The secondary symbols of the Chinese elm bonsai tree are wisdom, vitality, and intuition

The tree also passes on the positive energy of calm, love, and inner strength to us. All these positive aspects also make bonsai high on the list of bonsai enthusiasts. 

Why Do Every Bonsai Owners Love Chinese Elm Bonsai?

Bonsai Chinese Elm is the perfect species for bonsai tree cultivation, they are beautiful, sturdy, have a long lifespan, and are adaptable. Here are five reasons why they are preferred most by both beginners and experts;

1) Beginner Friendly:

The practice of bonsai makes the tree vulnerable as there is heavy wiring involved, so negligence will kill it. People who are just starting out with bonsai are scared of this fact. However, the Chinese elm bonsai tree is the safest option in this case as it is hearty and can survive negligence better than other species. 

2) Beautiful Curves:

One of the primary goals of bonsai practice is to make it look like they look mature and survive natural disasters in the wild. The bonsai Chinese elm delivers this in spades. It naturally grows with elegant curves which give it the “windswept” look effortlessly. 

3) Easy to train:

The Chinese Elm is ideal for new bonsai lovers. It’s simple to train with wires and cuts, and it’s stronger than many other species.

It is true that many beginners accidentally kill their first Bonsai, but do not be discouraged. Training a Bonsai requires practice, and the bonsai Chinese Elm improves your chances of success.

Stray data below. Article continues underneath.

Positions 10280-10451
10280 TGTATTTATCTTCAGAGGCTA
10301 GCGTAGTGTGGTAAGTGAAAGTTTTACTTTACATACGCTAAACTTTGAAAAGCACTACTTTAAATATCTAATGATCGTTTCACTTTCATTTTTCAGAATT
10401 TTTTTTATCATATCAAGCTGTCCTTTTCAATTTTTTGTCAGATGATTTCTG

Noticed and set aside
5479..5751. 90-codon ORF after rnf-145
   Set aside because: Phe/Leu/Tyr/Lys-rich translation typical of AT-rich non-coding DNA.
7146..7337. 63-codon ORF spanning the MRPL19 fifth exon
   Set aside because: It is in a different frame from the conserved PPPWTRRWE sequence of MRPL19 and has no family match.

4) Lush Foliage:

The tree will be covered with lush, green, tough foliage most of the time. Chinese elm bonsai is semi-deciduous and will lose most of its leaves in winter, but don’t panic, it will be lively again in spring.

5) Indoor and outdoor options:

We had saved the best reason for the last. Chinese elm bonsai is almost equal in both indoor and outdoor settings. But if you are keeping inside your house make sure that they receive lots of natural light as they thrive in it. If you keep the bonsai outside make sure your winter area is frost-free at night as they are from warm areas and don’t do well in frost. Other than that they will thrive with very less difficulty. 

Reasons Details
Beginner friendly Hearty and can survive negligence better than other species.
Beautiful curves Naturally grows with elegant curves, can achieve a “windswept” look naturally.
Easy to train Simple to train with wires and stronger than many other species.
Lush Foliage Covered with lush, green, tough foliage most of the time.
Indoor/outdoor optionThrives in both indoor and outdoor settings.

Chinese elm bonsai care:

Location:

The Chinese Elm is a low-maintenance bonsai that prefers a place with plenty of natural light but avoids direct sunlight, especially during the hottest summer months. A window sill is ideal, but avoid south-facing window sills in the middle of summer.

Temperature:

The Chinese Elm is tolerant to different temperature ranges as an indoor bonsai. If you’re growing your bonsai outside, make sure it’s in a sheltered area of the garden.  For really cold nights (below freezing), we recommend moving the bonsai into a shed, glasshouse, or cold frame.

Water:

Chinese elms prefer slightly damp soil. Allow the soil to dry out slightly between waterings. Both drought and permanent dampness should be avoided. To determine when it’s time to water, insert your finger a half-inch deep in the dirt and feel the dryness. Avoid prolonged soil dryness. Mist your Chinese Elm Bonsai Tree a few times per week to control humidity.